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Hotel Industry is in "Crisis"



"Thousands of hotels are in jeopardy of closing forever, and that will have a ripple effect throughout our communities for years to come." Chip Rogers, president and CEO of AHLA (American Hotel & Lodging Association)


I interviewed Chip Rogers on the radio show on the state of the hotel industry a few months back, and things looked bleak. Fast forward to today, and things look worst with nothing in the way of a bailout from Congress beyond the paycheck protection program. The AHLA just sent out a new report, and it is just sad to see what is happening to the hotel industry via COVID-19.

Here are some highlights of the report.

  • Only 33% of Americans say they have traveled overnight for leisure or vacation since March, and only 38% say they are likely to do so by the end of the year.

  • Just 16% of Americans plan to travel for Labor Day, 25% for Thanksgiving, and 29% for Christmas.

  • Only 14% of hotel rooms are booked for this upcoming Labor Day weekend, compared to 41% a year ago.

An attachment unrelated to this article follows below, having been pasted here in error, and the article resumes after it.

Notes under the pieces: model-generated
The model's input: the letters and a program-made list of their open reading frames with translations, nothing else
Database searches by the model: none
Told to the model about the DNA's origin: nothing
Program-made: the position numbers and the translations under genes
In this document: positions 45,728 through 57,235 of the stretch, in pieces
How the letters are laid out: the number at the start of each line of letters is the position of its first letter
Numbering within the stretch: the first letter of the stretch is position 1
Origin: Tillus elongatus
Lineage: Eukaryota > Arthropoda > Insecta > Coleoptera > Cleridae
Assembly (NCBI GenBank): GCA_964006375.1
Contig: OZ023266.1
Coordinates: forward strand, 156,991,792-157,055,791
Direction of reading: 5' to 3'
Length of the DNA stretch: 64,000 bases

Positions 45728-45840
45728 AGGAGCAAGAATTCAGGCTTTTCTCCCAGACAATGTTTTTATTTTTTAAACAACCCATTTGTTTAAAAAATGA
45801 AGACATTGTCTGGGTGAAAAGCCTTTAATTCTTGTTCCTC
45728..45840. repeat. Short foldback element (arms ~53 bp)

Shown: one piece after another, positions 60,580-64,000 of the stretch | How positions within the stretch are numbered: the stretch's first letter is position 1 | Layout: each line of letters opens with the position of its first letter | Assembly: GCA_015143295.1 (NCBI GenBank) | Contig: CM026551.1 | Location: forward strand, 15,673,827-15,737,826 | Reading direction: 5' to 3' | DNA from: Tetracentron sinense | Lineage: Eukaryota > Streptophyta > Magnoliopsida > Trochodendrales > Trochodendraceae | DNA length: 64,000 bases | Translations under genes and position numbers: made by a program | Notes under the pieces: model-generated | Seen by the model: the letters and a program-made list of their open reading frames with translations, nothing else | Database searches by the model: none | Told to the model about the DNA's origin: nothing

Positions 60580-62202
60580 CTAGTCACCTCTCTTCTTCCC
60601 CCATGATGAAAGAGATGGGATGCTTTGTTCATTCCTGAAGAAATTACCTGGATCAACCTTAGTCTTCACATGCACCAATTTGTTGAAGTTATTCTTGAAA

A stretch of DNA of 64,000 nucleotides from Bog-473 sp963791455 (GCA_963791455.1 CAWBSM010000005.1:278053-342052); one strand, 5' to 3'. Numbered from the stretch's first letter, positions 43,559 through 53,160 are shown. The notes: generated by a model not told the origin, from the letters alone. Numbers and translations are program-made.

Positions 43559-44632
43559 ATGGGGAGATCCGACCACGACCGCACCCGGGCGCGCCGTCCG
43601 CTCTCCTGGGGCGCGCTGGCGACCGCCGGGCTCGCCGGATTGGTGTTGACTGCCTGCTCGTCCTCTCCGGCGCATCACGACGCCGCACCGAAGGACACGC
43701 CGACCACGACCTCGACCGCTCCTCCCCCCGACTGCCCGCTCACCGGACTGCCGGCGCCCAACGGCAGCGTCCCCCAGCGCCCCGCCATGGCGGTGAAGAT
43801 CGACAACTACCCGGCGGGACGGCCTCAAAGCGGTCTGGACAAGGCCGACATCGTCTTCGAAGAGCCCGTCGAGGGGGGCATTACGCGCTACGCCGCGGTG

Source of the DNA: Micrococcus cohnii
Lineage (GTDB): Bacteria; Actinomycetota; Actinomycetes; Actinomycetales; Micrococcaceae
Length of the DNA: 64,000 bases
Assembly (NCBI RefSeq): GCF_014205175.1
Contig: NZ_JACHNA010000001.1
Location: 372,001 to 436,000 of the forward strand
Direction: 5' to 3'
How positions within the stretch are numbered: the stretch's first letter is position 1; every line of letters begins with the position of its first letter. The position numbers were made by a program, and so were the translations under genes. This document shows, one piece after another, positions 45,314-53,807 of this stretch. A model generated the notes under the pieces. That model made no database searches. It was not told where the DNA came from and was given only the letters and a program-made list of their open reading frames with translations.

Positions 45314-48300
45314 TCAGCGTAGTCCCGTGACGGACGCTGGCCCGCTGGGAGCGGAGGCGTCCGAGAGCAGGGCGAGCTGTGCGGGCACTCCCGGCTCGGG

• Nationally, five out of ten hotel rooms are empty. Occupancy is just 38% in urban markets and 45% in hotels near airports.

  • Four out of ten hotel employees are still not working.

Additional findings:

  • Four out of 10 hotel employees are still not working.

  • Almost two-thirds (65%) of hotels remain at or below 50 percent occupancy, which is below the threshold at which most hotels can break even and pay debt.

  • Consumer travel remains at an all-time low, with only 33 percent of Americans reporting they have traveled overnight for leisure or vacation since March and just 38 percent saying they are likely to travel by the end of the year.

  • Urban hotels suffer the most and face collapse with cripplingly low occupancies of 38 percent, significantly below the national average.

  • COVID-19 has left hotels in major cities across the country struggling to stay in business, resulting in massive job loss and dramatically reducing state and local tax revenue for 2020 and beyond.

That is just one industry out of many who are feeling the pain of COVID-19. They are desperately seeking relief from Congress. The damage is starting to reveal itself as any stimulus from Congress starts to wear off. I wonder how things will look by the end of the year? It is a sad situation in America that changes the landscape.

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